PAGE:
MA History of Art

Painters at Work: Material Reinventions of a Medium, 1945 to Now

Dr Pia Gottschaller

Helen Frankenthaler spreading paint, New York, 1964. Photo: Alexander Liberman © J. Paul Getty Trust. i Helen Frankenthaler spreading paint, New York, 1964. Photo: Alexander Liberman © J. Paul Getty Trust.

Process and experimentation lie at the heart of modern and contemporary painting practice. It has been underpinned by key innovations in paint technology since 1945, leading to an unprecedented explosion of new forms of expression. The materials and techniques of painters inevitably reflect the epoch in which they live, and painting, perhaps more than any other medium, has transformed itself in relation to pressures from developments in other media, including photography, performance, and other time-based art, as well as sociopolitical changes more generally. It is painting’s unique adaptability that is both the basis of its continuous renewal and the focus of this new, worldwide unique MA special option.

In Technical Art History, we view the artwork and its materiality as a starting point for research questions. You will be given the interdisciplinary tools for a holistic study of painting through immersion in individual artists’ œuvres, historical periods, theoretical discourses, as well as introductions to basic material properties and scientific examination methods. London with its world-famous galleries is the ideal European city for us to engage with both established and emerging artistic practices, and you will gain a practical understanding of the objecthood of paintings through hands-on seminars and visits.

In themed seminars we will discuss specific artists’ practices, beginning with the Abstract Expressionist Jackson Pollock, whose radical decisions to work directly on the floor, with household paint and often without a brush have had a powerful impact on painters ever since. We will also explore how the discrimination against artists because of their gender and/or race, for instance, transformed their own understanding of materiality, such as in the work of Yuko Nasaka, Howardena Pindell, Judit Reigl, and Jack Whitten. Other topics we will consider are “the brushstroke” as a contested site of identity, to what ends artists have manipulated the gravity of paint, and the reasons behind the proliferation of printing techniques and spray-painting since the 1960s.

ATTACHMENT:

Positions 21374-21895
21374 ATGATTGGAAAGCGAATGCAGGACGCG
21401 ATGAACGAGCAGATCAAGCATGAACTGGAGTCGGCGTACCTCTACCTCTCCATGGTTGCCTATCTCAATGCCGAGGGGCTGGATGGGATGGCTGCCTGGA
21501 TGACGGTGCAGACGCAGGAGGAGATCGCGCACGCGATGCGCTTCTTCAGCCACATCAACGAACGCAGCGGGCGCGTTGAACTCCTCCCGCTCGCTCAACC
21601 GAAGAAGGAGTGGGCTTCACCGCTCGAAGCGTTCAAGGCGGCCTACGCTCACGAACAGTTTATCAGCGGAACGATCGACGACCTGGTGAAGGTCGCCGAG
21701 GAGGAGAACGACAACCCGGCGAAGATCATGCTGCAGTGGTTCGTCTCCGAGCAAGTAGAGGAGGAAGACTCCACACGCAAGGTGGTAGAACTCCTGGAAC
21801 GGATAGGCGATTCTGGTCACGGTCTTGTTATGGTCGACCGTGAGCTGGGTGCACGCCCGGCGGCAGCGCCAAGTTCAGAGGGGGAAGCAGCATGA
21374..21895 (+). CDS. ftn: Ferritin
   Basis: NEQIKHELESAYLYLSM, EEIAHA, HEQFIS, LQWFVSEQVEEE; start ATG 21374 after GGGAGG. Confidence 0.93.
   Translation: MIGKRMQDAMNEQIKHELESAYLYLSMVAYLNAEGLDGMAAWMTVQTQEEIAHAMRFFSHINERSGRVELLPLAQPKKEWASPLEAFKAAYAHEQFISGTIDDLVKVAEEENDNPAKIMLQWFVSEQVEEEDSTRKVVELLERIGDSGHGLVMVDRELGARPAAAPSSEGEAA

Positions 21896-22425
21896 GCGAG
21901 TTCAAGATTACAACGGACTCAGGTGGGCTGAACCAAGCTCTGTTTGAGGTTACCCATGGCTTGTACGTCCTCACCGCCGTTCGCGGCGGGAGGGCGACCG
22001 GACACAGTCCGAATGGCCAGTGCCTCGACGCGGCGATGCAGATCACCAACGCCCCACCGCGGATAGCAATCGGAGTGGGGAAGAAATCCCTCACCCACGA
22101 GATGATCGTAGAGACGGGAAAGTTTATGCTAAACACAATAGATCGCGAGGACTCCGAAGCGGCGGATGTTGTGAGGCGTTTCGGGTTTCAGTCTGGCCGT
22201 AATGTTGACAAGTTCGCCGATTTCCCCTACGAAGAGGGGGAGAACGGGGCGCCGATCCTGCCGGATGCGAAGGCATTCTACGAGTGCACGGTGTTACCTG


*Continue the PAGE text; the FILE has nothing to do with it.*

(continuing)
This course is ideally suited to students with degrees in art history, curation, or museology. No prior scientific knowledge or practical experience is necessary.

Course Leader: Dr Pia Gottschaller

In the event that a course leader is on sabbatical, takes up a fellowship, or otherwise is not able to teach the course, they will be replaced by another experienced course leader either for a semester or, in some cases, the academic year.

Please note: whilst many Special Options will include site visits within the UK and further afield, these are subject to confirmation.

Option Full MA History of Art

Special Options 2024/25

You can either make a general application for the MA, or you may indicate your preferred Special Option(s). Many applicants choose to make a general application for the MA in History of Art at the Courtauld. If you do this we will match your application to a Special Option that matches your interests and has space. Alternatively you may indicate your preference for up to three Special Options, tailoring personal statements in relation to each Special Option.

Our Special Options change from year to year as we seek to refresh and expand our offer.

We aim to confirm these at least twelve months in advance, and will always contact applicants immediately in rare instances where changes have to be made. In 2024/5 we are especially pleased to include new or returning Special Options, including Art and Empire in the Indian Ocean World, c.1800–1900, Architectural Legacies of Empire at Home and Abroad, c.1620- c.1920, Violent Materials: Art and War in the Early Modern World, ca. 1500–1800, Court and Commerce: Arts of Islam and the Great Mongol State, 1206-1368 and The Surrealist Century: Mediums, Madness, Magic and the Manifesto of Surrealism (1924).